"They did it to prove their car was better than somebody else's," George said. "They used to race them and tour them and have endurance runs to prove they could climb a hill and wouldn't get stuck."

The car manufacturers also personally delivered the cars and taught new owners how to drive.

In October 1899, the St. Louis Motor Carriage shipped by rail the first gasoline-powered car in Texas. The car was accompanied by George Dorris I. The car's new owner was Edward H.R. Green. Two days later, Green and Dorris set off on the state's first automobile road trip from Terrell, Texas, to Dallas.

In 1999, George and G.P. drove their 1903 St. Louis Motor Carriage automobile to participate in the 100th anniversary and re-enactment of that first road trip, George explained.

Today, the Dorrises try to keep their cars authentic. But George's grandfather didn't feel the same way when it came to a 1902 St. Louis car he bought in 1944.

"He went to great pains to make it drivable and he probably drove it 5,000 miles, but he didn't make it original," said George. "He put on electric lights and hydraulic brakes, plus Harley Davidson motorcycle wheels and tires.

"He took it to the Illinois State Fair and they said it wasn't original. He said 'I designed it; I built it; I changed it - what's not original?" George said. "He still took second place."

"Going Home"

Over the years, the Dorris family has been acquiring both St. Louis Carriage cars and Dorris cars.

"Many years ago my brother Andy and I said if we didn't buy cars as they became available, our children would never be able to get them," George said. "We cornered the market."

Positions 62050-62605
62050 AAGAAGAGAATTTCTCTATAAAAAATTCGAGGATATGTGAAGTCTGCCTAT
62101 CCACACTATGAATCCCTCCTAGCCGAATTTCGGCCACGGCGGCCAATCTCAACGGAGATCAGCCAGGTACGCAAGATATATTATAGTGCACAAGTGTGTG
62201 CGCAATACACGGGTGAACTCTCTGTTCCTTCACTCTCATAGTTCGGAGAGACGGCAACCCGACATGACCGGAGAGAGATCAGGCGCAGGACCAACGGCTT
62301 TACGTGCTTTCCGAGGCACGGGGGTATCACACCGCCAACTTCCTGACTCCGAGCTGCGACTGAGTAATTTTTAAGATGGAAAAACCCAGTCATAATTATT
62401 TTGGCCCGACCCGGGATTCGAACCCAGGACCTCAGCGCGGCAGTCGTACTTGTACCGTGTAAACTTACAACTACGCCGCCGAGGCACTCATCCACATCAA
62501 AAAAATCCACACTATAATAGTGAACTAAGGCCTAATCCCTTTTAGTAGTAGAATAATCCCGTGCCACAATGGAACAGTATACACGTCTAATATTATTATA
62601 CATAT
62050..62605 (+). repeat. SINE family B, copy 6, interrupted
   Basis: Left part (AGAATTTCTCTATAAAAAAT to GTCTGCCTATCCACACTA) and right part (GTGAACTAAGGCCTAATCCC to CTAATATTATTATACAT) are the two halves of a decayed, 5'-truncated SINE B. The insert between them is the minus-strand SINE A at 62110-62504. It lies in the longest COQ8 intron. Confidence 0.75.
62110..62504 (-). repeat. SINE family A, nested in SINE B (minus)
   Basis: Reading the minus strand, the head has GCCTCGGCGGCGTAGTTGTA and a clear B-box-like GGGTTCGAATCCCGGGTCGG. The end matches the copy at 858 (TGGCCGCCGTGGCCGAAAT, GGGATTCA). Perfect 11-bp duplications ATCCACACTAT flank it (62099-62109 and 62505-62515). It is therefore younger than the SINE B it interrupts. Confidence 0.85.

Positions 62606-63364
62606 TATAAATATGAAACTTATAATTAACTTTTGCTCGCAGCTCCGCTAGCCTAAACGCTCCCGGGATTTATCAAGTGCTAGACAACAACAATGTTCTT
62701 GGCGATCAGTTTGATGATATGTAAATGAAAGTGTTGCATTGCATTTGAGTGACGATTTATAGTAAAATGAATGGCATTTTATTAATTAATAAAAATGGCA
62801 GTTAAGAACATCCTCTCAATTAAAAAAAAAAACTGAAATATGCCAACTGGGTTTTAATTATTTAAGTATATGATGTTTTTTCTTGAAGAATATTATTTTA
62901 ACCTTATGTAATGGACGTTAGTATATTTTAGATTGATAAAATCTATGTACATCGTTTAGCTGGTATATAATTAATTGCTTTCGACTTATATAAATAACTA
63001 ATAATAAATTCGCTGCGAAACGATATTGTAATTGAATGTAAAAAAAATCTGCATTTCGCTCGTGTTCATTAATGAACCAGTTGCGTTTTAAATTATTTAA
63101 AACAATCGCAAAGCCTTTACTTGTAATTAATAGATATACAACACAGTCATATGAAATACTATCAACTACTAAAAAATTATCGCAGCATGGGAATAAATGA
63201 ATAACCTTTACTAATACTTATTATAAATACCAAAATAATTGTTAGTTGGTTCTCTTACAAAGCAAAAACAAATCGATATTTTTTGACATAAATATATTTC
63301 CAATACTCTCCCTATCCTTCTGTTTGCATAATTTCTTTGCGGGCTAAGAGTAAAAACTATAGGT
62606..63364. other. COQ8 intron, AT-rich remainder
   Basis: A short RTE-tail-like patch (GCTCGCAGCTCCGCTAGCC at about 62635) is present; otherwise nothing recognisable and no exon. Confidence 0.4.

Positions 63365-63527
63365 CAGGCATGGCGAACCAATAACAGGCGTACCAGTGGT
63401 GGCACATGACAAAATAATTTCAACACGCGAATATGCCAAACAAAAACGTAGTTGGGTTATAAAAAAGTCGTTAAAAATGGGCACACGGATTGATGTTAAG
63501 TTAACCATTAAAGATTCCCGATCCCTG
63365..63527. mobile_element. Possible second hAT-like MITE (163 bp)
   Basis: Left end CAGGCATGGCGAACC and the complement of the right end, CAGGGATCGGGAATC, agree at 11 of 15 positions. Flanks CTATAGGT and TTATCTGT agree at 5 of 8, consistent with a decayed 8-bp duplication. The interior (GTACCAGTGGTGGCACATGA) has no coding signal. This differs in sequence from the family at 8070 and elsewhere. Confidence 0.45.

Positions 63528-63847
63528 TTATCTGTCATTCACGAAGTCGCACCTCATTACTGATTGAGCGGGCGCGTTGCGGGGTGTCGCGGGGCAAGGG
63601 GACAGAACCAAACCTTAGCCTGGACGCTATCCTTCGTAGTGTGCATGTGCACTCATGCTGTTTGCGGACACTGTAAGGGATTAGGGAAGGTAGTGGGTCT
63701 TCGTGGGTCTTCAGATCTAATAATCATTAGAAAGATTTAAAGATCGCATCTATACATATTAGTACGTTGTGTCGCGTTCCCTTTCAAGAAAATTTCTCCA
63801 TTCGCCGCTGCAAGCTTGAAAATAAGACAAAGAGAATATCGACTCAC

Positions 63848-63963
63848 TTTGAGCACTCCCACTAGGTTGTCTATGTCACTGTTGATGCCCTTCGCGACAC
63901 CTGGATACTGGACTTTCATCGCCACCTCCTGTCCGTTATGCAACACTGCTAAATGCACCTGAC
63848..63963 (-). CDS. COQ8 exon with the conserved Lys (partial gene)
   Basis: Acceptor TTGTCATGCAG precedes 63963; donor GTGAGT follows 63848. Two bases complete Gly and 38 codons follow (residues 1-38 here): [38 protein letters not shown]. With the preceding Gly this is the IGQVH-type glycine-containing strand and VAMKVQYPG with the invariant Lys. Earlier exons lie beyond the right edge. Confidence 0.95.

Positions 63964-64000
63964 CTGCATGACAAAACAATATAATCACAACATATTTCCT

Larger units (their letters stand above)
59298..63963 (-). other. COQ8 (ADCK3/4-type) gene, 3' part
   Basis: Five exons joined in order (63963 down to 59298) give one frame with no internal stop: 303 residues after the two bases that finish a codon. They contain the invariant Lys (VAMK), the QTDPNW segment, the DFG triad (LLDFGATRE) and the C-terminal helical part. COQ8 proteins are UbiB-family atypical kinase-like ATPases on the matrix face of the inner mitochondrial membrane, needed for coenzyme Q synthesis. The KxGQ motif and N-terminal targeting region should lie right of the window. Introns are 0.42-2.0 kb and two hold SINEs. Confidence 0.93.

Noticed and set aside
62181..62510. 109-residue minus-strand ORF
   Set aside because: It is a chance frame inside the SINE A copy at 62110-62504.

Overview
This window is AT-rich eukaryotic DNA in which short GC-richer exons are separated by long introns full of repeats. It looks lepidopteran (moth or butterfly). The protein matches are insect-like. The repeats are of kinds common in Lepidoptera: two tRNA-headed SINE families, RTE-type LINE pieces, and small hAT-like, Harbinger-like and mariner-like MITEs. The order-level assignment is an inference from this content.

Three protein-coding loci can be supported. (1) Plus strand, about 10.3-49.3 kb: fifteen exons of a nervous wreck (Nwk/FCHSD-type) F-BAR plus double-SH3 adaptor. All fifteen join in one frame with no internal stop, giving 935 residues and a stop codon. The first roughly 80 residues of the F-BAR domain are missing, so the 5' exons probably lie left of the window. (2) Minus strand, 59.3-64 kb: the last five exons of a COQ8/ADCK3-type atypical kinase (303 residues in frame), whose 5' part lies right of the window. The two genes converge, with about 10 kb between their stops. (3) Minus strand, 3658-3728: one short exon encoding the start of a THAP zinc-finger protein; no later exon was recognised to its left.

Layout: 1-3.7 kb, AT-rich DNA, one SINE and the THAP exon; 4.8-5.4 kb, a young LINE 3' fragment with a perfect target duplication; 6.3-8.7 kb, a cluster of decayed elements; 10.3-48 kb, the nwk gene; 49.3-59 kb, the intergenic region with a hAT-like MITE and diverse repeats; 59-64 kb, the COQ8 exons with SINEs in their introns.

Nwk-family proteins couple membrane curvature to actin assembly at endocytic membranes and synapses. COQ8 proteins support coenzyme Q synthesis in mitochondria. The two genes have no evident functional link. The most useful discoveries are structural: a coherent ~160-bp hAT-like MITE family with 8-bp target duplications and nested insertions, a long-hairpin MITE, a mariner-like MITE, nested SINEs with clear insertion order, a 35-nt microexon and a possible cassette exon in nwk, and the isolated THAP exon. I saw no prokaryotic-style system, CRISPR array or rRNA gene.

"It's really not a sought-after market except by family members," G.P. said. "We were lucky enough that people who saved them were happy they were going home."

Of the nine St. Louis Motor Carriage cars in the world, the Dorris family owns five. George said there are about 16 Dorris cars and trucks. The Dorris family owns six.

The Dorrises enjoy working on the old cars.

"It's very interesting to see what my grandfather was thinking when you have to take one apart," said George.

George Preston Dorris, III (left) and his son, George Preston Dorris, IV, with their 1924 Dorris touring car. The Dorris Motor Car Company was in business from 1906 to 1926. photo by Diana Linsley.
George P. Dorris I stands beside a 1924 Dorris automobile. The hand-assembled Dorris was a higher-end car than the mass-produced Model T being built by auto maker Henry Ford. photo courtesy of the Dorris family